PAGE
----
Related Insights

Illinois Geolocation Bill Testimony, HB 3449

CDT supports the passage of Illinois HB 3449 because it requires companies to ask for permission before they use an individual’s precise geolocation information. We believe that HB 3449 is common sense legislation that protects consumers while avoiding overly burdensome or costly compliance requirements for companies.

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Remarks from Nuala O'Connor at 2017 CDT Annual Dinner

On April 20, 2017, the Center for Democracy & Technology hosted its Annual Dinner, fondly referred to as Tech Prom. At the dinner, CDT’s President & CEO Nuala O’Connor delivered remarks that focused on digital dignity. She highlighted CDT’s advocacy efforts opposing the collection of passwords at the border, supporting strong broadband privacy protections, ensuring free speech rights online, and making the entire internet more secure.

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RE: Comments on NHTSA Notice of Proposed Rule for FMVSS No. 150, V2V Communications (Docket No. NHTSA-2016-0126)

CDT and four top cryptography and security experts submitted the following comments in response to the National Highway Traffic Safety Administration’s (NHTSA) notice of proposed rulemaking to establish a new Federal Motor Vehicle Safety Standard (FMVSS), No. 150, which intends to mandate and standardize vehicle-to-vehicle (V2V) communications for new light vehicles. Our comments highlight our concern that NHTSA’s proposal standard may not contain adequate measures to protect consumer privacy from third parties who may choose to listen in on the Basic Safety Message (BSM) broadcast by vehicles.

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Rethinking Privacy Self-Management and Data Sovereignty in the Age of Big Data

This paper advances the idea that the rise of large data collection and processing, also known as big data, has challenged the validity of data-protection regimes founded on ideals of individual control. With a focus on data sovereignty, it investigates concepts able to meet the requirements of big-data technologies, while also offering guidance for future policy regimes.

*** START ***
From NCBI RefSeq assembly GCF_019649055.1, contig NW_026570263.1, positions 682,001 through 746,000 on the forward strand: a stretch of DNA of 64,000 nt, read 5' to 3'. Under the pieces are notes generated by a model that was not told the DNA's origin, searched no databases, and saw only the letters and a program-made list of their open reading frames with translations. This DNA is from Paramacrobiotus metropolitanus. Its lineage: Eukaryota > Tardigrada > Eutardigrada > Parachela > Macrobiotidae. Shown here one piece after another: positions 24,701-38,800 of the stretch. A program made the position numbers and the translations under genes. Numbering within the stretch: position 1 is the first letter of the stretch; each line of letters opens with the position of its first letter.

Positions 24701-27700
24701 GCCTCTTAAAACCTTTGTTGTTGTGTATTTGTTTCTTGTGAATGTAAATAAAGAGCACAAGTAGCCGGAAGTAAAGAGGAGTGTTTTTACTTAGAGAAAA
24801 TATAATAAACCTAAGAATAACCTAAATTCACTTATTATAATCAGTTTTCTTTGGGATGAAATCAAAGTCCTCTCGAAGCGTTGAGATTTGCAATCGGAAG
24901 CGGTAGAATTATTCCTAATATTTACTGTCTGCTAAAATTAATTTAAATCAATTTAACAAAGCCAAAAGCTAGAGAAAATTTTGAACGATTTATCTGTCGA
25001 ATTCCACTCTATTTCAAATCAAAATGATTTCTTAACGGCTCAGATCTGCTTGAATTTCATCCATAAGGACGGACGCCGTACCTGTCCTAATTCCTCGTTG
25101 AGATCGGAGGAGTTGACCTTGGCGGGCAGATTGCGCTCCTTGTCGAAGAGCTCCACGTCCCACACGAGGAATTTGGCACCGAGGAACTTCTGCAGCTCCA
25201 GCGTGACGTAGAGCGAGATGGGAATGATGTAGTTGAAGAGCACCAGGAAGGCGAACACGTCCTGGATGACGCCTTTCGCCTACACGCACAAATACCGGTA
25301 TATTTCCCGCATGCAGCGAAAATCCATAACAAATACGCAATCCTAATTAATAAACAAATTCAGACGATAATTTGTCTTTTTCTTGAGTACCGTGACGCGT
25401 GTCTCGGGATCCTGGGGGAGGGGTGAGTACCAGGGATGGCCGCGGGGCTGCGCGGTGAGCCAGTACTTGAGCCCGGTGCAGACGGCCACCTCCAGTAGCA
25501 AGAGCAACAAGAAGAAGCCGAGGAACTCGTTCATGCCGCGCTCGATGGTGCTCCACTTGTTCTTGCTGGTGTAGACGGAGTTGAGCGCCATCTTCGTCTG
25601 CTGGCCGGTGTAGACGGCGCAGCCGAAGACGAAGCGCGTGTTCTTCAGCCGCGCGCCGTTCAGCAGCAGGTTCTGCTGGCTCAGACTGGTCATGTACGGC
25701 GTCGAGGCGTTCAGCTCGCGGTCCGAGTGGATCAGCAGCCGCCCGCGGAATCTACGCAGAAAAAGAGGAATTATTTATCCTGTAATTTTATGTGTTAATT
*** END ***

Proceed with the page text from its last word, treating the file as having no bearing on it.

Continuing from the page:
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Comments Re: National Emergency Address Database Privacy and Security Plan PS Docket No. 07-114

In January 2015, CDT joined with other public advocacy organizations to express concerns about the privacy impact of the NEAD. We cautioned that users of networked devices likely do not expect that information about their personal devices and physical address will be stored in a national database that is accessible to multiple parties. In those comments, we offered several recommendations for protecting user privacy including strong limits on third-party access to the database and opt-out mechanisms for individuals.CDT is pleased that the draft NEAD Privacy and Security Plan appears largely to address these concerns. We write now to highlight several aspects of the NEAD Platform that protect privacy and security, and suggest how the plan’s practices might evolve in the future.

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CDT Comments to the NTIA on Fostering the Advancement of the Internet of Things

Though it is likely that the Federal Trade Commission will continue to lead on privacy policy and enforcement, CDT recommends that the NTIA and Department of Commerce continue their ongoing efforts to engage stakeholders and to pursue consensus-based global standards, starting from the premise that the privacy challenges raised by the IoT are novel. The Department is well positioned to highlight efforts within industry to promote privacy, which includes addressing basic Fair Information Practice Principles and adopting privacy by design across the full lifecycle of IoT devices, products, and services.

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Coalition Letter to Secretary Kelly Opposing Collection of Passwords at the Border

A coalition of human rights and civil liberties organizations and trade associations wrote to DHS Secretary Kelly in response to his statement at the House Homeland Security Committee hearing, that the Department of Homeland Security would consider requiring visa applicants to provide log-in information (passwords or other credentials) for their social media accounts.

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CDT Opposes Reconsideration of FCC Broadband Privacy Rules

The Commission created a balanced set of rules that give consumers meaningful control over their personal information while maintaining flexibility for telecommunications companies to use data for improving services, crafting new technologies, and advertising. Petitioners’ efforts to weaken the rules are not supported by the record and contradict the Commission’s own guidance. They would expose internet users to unnecessary privacy and data security risks and undermine consumer trust in the broadband market.

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Data Brokers, Don’t Help Build Muslim Registry or Facilitate Mass Deportations

Because of the risks that big data could be exploited to violate human rights of Muslims, migrants or others in the United States, the undersigned 17 organizations are sending letters to nearly 50 data brokers in the United States. We are calling on them to disclose whether they have refused requests to share data with the government, what steps they take to make sure their activities do not lead to human rights abuses, and to take the following pledge.

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